Wright is a big part of the reason Lemba is in a better position than he was previously, and Lemba is grateful for the help he has received from him.

“He welcomed me, and I felt like I was at home,” Lemba wrote in an email to The Journal.

Lemba also says that Wright has given him great advice on things he can do to lead himself to a good life in the future. This has made him feel like a true member of their family. 

“I love them like my own family,” Lemba wrote, “and they love me back like their own son.”

Even though Lemba and the Wrights have strengthened their relationship over the past year, Lemba says he is still in contact with his family from Congo. He calls them every week.

Due to Wright’s efforts in giving Lemba a new home in the U.S. and changing his legal status, Wright and head basketball coach Eric Brand both expect Lemba to be eligible for the upcoming high school basketball season. 

Last season, Lemba was unable to play after the IHSAA ruled his appearance at SHS as a recruiting violation. This ruling ended Lemba’s freshman season before it even started and also led to Brand being suspended for the second half of the year. But, even with Lemba’s eligibility changing this year, Brand still believes he has a long way to go. 

“It is a whole new situation for him,” Brand said.

For example, last year was the first time Lemba had played basketball on a wooden court, according to Brand.

But, a wooden court isn’t the only aspect of high school basketball in the U.S. that will be new to Lemba this year. Brand says that because of Lemba’s strength and size, other teams will play a more physical game with him than most of the other athletes on the court.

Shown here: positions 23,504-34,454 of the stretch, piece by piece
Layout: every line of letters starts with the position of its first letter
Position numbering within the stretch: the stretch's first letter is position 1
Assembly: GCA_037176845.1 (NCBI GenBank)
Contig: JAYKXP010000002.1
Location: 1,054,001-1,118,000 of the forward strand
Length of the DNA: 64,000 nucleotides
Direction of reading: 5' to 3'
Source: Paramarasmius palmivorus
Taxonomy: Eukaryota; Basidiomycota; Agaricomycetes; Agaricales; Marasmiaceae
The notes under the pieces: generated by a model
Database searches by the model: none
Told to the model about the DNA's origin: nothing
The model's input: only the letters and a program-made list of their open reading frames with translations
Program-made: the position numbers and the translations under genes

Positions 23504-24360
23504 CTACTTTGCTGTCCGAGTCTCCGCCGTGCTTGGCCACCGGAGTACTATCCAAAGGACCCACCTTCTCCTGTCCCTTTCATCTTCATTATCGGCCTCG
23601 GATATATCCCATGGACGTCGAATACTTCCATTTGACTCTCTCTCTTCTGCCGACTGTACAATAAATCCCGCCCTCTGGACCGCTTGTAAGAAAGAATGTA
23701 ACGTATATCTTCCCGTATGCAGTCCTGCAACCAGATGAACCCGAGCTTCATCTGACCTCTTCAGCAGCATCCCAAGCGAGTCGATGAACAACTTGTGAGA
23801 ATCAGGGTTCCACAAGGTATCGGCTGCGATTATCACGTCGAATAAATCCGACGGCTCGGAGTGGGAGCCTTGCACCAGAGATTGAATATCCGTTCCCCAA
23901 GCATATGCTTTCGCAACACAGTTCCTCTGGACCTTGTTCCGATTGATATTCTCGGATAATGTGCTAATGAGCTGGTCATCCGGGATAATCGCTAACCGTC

Brand truly believes that as Lemba better understands the game of basketball in the U.S., such as running plays and dealing with the physical aspects of the sport, he could have a great future.

“It could take some time, but I think if he does these things the way I picture him doing them, the sky’s the limit,” Brand said.

Even though Lemba has the potential to become a very good basketball player, Brand and Wright both believe there are benefits to Lemba being in the U.S. outside of his athletic career.

“I hope he gets a better sense of the goodness of people,” Wright said. “It started out as a dream, going to America, but then turned into a nightmare.”

Many people were able to step in and help Lemba with his move to the U.S., and Wright wants one thing that he takes from this to be a willingness to help out others. 

As Wright tells stories of times they’ve spent together, it is clear that the Wright family has given Lemba a great sense of home. Lemba has begun to call him “Pops,” and they even found themselves watching the NBA Finals together.

Coming from two completely different worlds, they still found a way to connect with one another. Before the first game of the NBA Finals tipped off on Sept. 30, the National Anthem was played by the principal cellist of the Los Angeles Philharmonic orchestra, Ben Hong. 

“We were watching the NBA Finals… and Lemba goes, ‘Hey Pops, you can play like that,’” Wright said.

Two vastly different worlds collide, in a picture perfect moment. 

This story is a prime example of what family can truly mean to someone. The Wrights were able to step in when Lemba needed someone the most and provide him with the feeling of family everyone needs. 

“He’s got this wonderful, outgoing personality,” Wright said. “Now that he knows he’s in a family that cares about him, it gives him a sense of settledness.”

"Family" Photo shoot